Summary and Analysis
Hurstwood spends the summer and fall moving about the lower part of the city, drifting from one cheap hotel to another. Finally, when he has spent all the money he received for the furniture in the apartment, he walks to a large Broadway hotel to find a job. His story interests the sympathetic manager, who gives him work as an odd-jobs man and a place to sleep. He must take orders from cooks, porters, and firemen. On an errand one February day, he gets a thorough soaking and chill which result in pneumonia. Until the following May, he recuperates at Bellevue Hospital.
Hoping to meet Carrie outside the theater one evening, Hurstwood misses his chance to see her when she arrives suddenly and rushes inside. With an aching stomach and sore feet, he joins a group of fellow unfortunates and is provided free lodging for the night through the efforts of a self-appointed social worker.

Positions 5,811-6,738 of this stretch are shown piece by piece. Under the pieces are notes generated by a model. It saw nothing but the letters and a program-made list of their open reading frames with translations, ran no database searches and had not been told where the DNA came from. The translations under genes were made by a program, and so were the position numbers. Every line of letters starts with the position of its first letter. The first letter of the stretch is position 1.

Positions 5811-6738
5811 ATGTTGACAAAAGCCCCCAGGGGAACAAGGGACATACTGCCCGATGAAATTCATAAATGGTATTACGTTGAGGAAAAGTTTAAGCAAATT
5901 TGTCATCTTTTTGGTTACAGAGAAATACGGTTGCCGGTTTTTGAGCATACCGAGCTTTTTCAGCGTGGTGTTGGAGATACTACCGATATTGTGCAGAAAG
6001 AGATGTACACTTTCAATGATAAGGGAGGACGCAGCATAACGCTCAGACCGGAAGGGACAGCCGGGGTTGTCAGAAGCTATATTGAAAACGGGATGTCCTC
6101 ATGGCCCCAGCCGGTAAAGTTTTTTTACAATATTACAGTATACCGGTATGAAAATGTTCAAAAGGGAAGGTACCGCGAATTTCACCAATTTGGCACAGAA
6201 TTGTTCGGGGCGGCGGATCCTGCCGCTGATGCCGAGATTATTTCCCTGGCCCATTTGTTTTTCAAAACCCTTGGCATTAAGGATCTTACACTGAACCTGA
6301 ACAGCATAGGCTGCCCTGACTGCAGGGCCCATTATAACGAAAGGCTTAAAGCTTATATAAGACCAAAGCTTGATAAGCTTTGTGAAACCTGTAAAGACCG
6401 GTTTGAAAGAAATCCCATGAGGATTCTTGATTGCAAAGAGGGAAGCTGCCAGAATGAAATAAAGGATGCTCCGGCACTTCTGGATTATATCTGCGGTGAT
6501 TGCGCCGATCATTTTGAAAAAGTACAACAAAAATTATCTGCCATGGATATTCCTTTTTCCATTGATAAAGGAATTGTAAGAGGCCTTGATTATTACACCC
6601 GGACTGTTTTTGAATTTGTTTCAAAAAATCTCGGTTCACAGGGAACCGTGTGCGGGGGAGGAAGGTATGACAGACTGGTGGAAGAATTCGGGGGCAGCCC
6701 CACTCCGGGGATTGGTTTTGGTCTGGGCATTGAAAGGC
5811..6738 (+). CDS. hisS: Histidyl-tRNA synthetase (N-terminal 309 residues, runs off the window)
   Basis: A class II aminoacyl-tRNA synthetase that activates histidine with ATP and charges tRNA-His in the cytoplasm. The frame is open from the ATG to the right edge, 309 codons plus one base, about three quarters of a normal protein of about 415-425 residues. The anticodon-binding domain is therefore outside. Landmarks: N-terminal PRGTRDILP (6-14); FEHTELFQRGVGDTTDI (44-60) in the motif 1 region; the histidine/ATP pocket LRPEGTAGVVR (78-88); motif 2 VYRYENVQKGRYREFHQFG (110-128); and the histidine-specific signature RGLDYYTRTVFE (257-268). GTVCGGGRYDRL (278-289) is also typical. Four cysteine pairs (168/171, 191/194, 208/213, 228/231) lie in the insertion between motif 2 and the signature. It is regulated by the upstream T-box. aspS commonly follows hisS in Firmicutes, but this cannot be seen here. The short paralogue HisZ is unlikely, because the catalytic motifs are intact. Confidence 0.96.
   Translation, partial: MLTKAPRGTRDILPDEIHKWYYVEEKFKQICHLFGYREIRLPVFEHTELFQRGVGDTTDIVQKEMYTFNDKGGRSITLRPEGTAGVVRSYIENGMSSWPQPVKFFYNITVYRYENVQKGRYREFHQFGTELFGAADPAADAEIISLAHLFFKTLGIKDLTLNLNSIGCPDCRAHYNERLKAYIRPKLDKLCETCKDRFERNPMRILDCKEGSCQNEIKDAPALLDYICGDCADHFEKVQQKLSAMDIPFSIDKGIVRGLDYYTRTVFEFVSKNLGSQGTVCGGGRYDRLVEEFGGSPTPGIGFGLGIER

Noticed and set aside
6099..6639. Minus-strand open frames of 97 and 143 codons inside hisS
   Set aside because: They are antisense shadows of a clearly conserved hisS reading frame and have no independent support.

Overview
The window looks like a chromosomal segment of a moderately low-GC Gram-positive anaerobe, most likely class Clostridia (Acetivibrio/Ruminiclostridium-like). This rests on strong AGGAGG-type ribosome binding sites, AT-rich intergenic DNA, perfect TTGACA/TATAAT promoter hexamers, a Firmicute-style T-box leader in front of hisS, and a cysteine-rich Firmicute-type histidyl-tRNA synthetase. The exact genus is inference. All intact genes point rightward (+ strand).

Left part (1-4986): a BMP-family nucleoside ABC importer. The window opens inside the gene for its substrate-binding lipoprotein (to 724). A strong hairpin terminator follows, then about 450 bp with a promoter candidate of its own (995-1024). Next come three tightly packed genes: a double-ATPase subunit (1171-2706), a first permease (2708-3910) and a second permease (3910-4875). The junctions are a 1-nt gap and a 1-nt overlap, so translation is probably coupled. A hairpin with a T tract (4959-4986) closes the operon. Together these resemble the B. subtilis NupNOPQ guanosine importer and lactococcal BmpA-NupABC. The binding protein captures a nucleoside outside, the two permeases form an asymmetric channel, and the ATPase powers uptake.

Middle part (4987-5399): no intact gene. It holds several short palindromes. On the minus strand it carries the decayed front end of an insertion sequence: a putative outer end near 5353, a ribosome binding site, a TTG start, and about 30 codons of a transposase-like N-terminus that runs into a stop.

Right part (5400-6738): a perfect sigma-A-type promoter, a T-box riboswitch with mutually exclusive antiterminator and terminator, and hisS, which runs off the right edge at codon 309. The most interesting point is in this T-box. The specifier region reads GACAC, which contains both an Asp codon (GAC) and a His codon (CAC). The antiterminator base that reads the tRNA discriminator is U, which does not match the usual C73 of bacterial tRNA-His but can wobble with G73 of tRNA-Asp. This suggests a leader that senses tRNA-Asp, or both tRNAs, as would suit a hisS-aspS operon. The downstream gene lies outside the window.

The indignity of Hurstwood's situation is made more severe by the remnants of pride that are left to him. In fact, weakened in body and mind, he seems to be in a state of chronic shock. Often he finds himself repeating out loud snatches of conversation and the tag ends of jokes he remembers from the days when he had been a successful manager in Chicago. "As the present became darker, the past grew brighter, and all that concerned it stood in relief."
The man manages to survive for a time by learning the science of face reading. Some people, he discovers, are more easily touched for handout than others. In the incident outside the theater in Chicago Hurstwood ignored a panhandler seeking money for a night's keep. It was finally the good-natured Drouet who gave the man a dime, while Hurstwood continued his animated conversation with Carrie. Now, through a series of fateful reversals, he is the panhandler.